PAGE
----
And they shall look upon him whom they have pierced

"And they shall look upon him whom they have pierced" by Jay Cuasay (

Copyright 2017 Jay Cuasay. All rights reserved.

At this Station Again . . .

I recently celebrated my 11th year of work at my parish. I might not have remembered except for some nice notes I received via social media from parents whose children had prepared for Confirmation years ago and have now gone on into their adult lives.

This time of year is an odd one, coming as it does amidst the starts and stops of so many other cycles: start of school year, start of Church Year, end of one calendar year and start of another . . .

And so it was that I found myself in the midst of Lent in my doctor’s office that shares space with an Urgent Care Center for my annual blood draw.

Managing our routines

This is a common routine for me. Many years ago (under a much simpler and more affordable HMO) I did this on a regular basis. My doctor was searching for just the right medication for what turned out to be a relatively manageable condition.

The phlebotomists who routinely stuck my arm and drew blood got to know me very well. Early on, they discovered that I had small veins and adjusted their equipment and approach so that this routine took no more than a few minutes.

Since that time, healthcare has changed, providers have changed, doctors have moved offices, as have labs and technicians. Last year, my blood draw took a lot longer. It was much colder outside and I was getting over a cold. I waited in a cramped heated room until it was my turn.

When it was my turn, I told the phlebotomist what I always tell them to be helpful, “I have small veins.” No luck. The information didn’t help. I was pricked and prodded in both arms. A vein collapsed in the left arm, then the right. Two separate technicians tried and punctured me black and blue. Finally a third came in and drew blood from a vein in my hand.

I was told afterwards, rather gruffly, that I wasn’t hydrated enough and that had made it harder. It took almost 45 minutes, not including the time in the overheated waiting room, which is probably how I became dehydrated.

Pick up your cross and follow

All things considered, it was not the most painful experience in my life. But looking at my bruised arms and bloodied hand in the season of Lent, it was hard not to muse, even early on, about the Stations of the Cross and the Passion of Christ Jesus.

This year, my blood draw was the exact opposite. Winter weather has been much warmer. Although the flu continues to take students and children out of school, I did not find them crowding the waiting room. Instead, it was a quiet morning in the doctor’s office.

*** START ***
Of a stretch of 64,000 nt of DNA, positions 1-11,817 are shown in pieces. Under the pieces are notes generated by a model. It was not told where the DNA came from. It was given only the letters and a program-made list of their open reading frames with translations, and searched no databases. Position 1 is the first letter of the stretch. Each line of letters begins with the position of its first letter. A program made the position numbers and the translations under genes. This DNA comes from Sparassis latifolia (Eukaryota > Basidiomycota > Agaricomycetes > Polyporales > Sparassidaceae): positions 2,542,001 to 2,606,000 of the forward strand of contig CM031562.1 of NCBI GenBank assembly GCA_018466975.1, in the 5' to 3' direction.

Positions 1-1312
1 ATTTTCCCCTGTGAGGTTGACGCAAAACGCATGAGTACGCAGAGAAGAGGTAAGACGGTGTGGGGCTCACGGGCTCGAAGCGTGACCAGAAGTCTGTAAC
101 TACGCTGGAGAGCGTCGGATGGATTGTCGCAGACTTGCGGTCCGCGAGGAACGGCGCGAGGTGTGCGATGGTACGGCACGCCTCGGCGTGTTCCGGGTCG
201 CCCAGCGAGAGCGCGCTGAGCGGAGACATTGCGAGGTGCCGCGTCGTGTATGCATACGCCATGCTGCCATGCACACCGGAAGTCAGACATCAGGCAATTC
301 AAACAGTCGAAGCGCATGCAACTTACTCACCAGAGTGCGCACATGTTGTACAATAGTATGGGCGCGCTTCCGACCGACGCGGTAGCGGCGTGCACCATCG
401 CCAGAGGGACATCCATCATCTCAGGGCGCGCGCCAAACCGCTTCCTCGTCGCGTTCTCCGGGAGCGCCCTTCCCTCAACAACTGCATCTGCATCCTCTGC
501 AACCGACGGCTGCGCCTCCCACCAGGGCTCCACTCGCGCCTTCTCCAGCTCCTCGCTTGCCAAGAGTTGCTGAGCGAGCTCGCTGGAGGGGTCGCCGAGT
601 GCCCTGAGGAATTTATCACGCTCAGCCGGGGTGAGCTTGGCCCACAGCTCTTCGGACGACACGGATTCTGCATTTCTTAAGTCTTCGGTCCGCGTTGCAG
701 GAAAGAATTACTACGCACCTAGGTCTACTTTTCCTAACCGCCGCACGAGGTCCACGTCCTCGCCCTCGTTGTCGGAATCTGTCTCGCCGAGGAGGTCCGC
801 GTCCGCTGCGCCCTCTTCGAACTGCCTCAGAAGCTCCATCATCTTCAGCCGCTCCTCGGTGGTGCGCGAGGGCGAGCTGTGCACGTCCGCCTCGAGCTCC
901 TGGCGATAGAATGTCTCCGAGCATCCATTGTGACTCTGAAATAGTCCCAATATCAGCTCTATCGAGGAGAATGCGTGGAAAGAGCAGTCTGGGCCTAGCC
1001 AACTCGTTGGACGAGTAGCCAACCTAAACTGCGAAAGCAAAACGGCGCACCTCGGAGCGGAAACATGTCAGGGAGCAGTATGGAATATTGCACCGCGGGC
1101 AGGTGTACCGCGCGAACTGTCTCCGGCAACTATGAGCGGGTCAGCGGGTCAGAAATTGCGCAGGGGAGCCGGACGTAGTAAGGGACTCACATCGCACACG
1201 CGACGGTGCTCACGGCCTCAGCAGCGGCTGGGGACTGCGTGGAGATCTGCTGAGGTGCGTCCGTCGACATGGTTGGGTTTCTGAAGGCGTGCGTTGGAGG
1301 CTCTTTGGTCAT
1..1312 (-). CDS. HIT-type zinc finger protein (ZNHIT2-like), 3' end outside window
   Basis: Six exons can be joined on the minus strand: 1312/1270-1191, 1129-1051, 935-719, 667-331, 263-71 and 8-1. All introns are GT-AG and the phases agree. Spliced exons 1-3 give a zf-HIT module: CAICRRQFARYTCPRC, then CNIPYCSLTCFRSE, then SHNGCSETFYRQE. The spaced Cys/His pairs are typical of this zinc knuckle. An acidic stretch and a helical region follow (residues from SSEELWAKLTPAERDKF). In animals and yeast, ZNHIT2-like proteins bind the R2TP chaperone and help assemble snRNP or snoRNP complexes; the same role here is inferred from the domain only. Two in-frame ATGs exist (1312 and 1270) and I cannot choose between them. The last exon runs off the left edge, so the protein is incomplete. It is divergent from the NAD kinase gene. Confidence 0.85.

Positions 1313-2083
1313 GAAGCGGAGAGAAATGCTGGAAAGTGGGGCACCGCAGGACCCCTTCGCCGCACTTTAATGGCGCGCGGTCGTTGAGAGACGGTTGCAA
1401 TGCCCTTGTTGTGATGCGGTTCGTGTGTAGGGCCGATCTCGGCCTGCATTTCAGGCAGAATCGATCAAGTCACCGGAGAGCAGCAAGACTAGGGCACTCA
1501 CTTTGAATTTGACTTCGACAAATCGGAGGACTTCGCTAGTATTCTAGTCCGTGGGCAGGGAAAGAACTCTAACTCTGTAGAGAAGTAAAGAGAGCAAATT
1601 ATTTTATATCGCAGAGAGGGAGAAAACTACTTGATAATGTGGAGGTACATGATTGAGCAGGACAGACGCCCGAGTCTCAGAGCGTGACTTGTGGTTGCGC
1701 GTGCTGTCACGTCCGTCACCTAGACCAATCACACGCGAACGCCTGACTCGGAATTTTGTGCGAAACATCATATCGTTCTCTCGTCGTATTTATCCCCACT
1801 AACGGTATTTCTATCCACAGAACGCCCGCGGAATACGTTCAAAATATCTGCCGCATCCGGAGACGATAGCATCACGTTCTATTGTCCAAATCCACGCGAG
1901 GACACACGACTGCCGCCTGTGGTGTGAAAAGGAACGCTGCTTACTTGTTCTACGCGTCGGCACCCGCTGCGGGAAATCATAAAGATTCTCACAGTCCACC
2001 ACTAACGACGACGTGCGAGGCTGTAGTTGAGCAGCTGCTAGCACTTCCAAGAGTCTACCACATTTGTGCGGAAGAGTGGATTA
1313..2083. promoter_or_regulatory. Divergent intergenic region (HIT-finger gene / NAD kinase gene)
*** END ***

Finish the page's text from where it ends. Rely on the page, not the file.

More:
A nurse practitioner, who was probably half my age, led me back to the Urgent Care area to draw my blood. Her youth projected positive energy and a degree of confidence. Contrast that to my memory of the tired, older and grumpy technicians I had the previous year.

We greeted each other with few, but courteous words and I said what I always say, “I have small veins.” She stopped for a moment and looked me in the eye. She didn’t say anything at all, but just paused. Then she went back to her work silently and efficiently. She prodded and poked my arm in the normal manner looking for a good vein, checking each arm. Then she stopped, walked back to one of the drawers and switched out one of the objects on her tray and said emphatically, “You have small veins.”

Lazarus, come forth

With that, she turned around and took no less than 30 to 45 seconds to put on her gloves, take my blood, bandage me up and send me on my way. It was done so effortlessly and efficiently, and with a degree of grace and care that I found myself opening the door to leave and stopped. She was writing some notes in my chart and I felt obligated to tell her, “That was a lot less painful than it could have been. Thank you.”

On my drive back home thoughts of work and the Lenten Season swirled in my head. It occurred to me that my annual blood draw is a lot like the Lenten Reconciliation services that pop up this time of year. The sacrament itself is meant for our well-being. The check up is a good thing. But sometimes the experience can be drawn out, gruff. It can leave us bruised.

But not today.

There are so many things that are not the way they are supposed to be. These weigh upon me constantly and affect whether I am gruff, rude, or bruise others in my interactions with them. It is good to have these moments where we are reminded not just “that we are dust and to dust we shall return” but we can “Repent and believe!” and “Turn from sin and believe the Good News!”


Take the time to care for yourself this Lent. Take time to thank those who assist in the ministry of healing.

Copyright 2017 Jay Cuasay


About Author

Jay Cuasay is a freelance writer on religion, interfaith relations, and culture. A post-Vatican II Catholic father with a Jewish spouse, he is deeply influenced by Christian mysticism and Zen Buddhism. He was a regular columnist on Catholicism for and a moderator and contributor to several groups on LinkedIn. His LTEs on film and Jewish Catholic relations have been published in America and Commonweal. Jay ministered to English and Spanish families at a Franciscan parish for 13 years. He can be reached at

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